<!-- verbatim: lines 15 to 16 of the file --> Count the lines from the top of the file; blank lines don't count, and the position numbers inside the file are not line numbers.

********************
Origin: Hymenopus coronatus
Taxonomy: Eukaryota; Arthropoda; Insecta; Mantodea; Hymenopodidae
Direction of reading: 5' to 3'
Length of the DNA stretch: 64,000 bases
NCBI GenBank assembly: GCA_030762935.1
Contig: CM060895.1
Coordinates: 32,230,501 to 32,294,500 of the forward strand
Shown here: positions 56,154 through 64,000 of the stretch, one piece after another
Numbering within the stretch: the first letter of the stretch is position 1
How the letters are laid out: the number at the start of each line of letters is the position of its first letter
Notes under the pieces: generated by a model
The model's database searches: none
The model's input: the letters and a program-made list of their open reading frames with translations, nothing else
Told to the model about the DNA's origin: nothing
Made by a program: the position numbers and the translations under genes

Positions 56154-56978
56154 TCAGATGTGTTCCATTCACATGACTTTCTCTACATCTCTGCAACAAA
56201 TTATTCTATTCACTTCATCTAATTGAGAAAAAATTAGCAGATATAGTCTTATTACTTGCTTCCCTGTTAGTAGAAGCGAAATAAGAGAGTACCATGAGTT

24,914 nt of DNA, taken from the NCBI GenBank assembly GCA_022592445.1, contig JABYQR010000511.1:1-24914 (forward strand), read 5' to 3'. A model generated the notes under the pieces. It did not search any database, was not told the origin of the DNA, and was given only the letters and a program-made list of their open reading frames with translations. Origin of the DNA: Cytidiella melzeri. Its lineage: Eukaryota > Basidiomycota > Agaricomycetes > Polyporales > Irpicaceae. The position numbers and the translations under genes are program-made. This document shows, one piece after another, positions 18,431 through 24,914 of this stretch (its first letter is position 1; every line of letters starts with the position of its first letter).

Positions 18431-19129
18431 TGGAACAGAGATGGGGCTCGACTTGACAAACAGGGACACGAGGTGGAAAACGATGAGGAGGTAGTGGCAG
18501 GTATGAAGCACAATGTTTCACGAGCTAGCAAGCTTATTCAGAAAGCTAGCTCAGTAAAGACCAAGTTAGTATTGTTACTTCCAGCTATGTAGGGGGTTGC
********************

Made by a program: the position numbers and the translations under genes

Positions 56154-56978